If you’re planning to fly to your summer vacation spot this year, plan for a crowded plane.
Data from MasterCard SpendingPulse show sales of airline tickets in the U.S. rose by 4.6% through the first three months of the year, more than twice the growth in overall retail sales. Airline bookings in April may come in even higher.
That’s not a gargantuan spike, but at a time when the middle class is supposedly morose, it’s an encouraging sign of ordinary people spending a few extra bucks to enjoy themselves. “So far, 2014 is looking like the best year since the recession ended,” says Sarah Quinlan, a senior vice president at MasterCard Advisors. “This is consumers saying, ‘I’m confident.’”
In other ways, consumers are expressing doubts. Consumer sentiment surveys have been ticking up, to the highest levels since 2008, but they’re still below levels that typically indicate a healthy economy. At the beginning of 2008, 48% of Americans said it was a good time to find a job, according to Gallup. Only 30% say that now. The unemployment rate is still at an elevated 6.7% and roughly 4 million Americans have been out of work for six months or more.
But any sign of progress is welcome, and plans for summer vacation travel could signal a psychological turning point for the Main Street economy. Last summer was a good year for vacations, but most Americans took driving trips, according to SpendingPulse. Flying vacations are important because the typical family spends twice as much on a trip when they get there by plane instead of car. Air travelers tend to spend more on hotels, excursions, restaurants and souvenirs than road trippers.
A spike in airline bookings is typically followed a couple months later by a surge in hotel revenue, since people who buy tickets are often committing to a trip that will require lodging. MasterCard saw that pattern during the past few months, when there was a modest uptick in airfare purchases in December, followed by a rise in hotel spending in February (probably on account of school winter breaks). Since only about one-fourth of adult Americans hold a passport, the rise in bookings means more of them will be traveling and spending money in their home country.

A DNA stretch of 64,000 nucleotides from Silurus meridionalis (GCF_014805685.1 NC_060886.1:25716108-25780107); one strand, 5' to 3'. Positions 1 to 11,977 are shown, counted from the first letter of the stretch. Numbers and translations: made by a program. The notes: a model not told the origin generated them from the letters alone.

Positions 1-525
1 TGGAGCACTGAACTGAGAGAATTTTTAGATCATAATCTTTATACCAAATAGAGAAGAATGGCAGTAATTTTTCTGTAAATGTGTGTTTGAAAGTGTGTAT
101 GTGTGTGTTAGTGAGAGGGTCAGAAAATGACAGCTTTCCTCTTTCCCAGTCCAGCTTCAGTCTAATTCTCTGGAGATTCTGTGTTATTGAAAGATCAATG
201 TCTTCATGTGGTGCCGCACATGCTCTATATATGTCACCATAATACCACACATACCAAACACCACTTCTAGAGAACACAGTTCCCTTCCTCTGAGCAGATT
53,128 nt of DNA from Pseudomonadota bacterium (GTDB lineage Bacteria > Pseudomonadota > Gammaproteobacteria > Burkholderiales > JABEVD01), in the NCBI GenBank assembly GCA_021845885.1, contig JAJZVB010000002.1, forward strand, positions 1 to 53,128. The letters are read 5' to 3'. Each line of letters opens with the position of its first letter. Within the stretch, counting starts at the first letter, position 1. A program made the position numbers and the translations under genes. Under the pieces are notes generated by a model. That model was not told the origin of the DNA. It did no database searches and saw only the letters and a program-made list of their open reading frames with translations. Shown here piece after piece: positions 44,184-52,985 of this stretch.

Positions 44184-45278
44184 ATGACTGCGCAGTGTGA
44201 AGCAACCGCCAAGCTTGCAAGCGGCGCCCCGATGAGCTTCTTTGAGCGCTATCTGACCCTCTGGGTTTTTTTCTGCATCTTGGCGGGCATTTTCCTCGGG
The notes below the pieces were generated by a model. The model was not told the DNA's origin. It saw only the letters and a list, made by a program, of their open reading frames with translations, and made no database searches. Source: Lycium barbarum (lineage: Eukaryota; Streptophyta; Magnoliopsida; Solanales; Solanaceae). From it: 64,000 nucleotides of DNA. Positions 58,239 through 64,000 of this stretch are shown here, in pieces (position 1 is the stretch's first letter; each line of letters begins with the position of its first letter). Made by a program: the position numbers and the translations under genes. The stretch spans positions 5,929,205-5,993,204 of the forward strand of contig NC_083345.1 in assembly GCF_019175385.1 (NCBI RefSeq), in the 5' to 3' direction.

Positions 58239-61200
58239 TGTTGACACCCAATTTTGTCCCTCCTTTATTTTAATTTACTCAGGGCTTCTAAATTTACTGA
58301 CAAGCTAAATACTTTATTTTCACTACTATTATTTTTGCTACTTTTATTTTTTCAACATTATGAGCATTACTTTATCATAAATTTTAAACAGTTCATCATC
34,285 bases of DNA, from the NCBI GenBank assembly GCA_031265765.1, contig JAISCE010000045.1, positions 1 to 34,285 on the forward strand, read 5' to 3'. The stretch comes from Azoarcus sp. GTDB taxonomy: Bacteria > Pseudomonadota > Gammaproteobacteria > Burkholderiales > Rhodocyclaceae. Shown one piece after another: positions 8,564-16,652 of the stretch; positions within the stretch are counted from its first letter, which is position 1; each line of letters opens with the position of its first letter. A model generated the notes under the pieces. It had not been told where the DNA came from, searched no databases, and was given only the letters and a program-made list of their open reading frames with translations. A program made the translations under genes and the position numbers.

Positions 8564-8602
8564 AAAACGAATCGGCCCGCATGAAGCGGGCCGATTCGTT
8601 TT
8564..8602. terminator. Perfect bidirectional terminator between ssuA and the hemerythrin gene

Some data suggest wealthy Americans are doing most of the spending these days, while the middle class hoards whatever cash it has. But Quinlan says spending patterns have been different so far in 2014. “The high end is not really spending right now,” she says. “They’re worried about the stock market.” For those keeping score, the S&P 500 stock index soared by 29% in 2013 but has risen just 1% in 2014. Many analysts are predicting a pullback of 10% or even 20% before stocks resume their upward climb.
Still, an increase in travel spending may not reflect the same sort of overall economic boom it once did. Retail analysts say pinched consumers are more willing to spend on “experiential” things such as trips and restaurant meals, but less willing to spend on many categories of consumer goods. So far this year, for instance, spending on clothes, hardware and furniture is down year over year, according to SpendingPulse. So summer travelers may be wearing old clothes on their upcoming trips. Maybe next summer, they’ll upgrade their wardrobes.
Rick Newman’s latest book is Rebounders: How Winners Pivot From Setback To Success. Follow him on Twitter: @rickjnewman.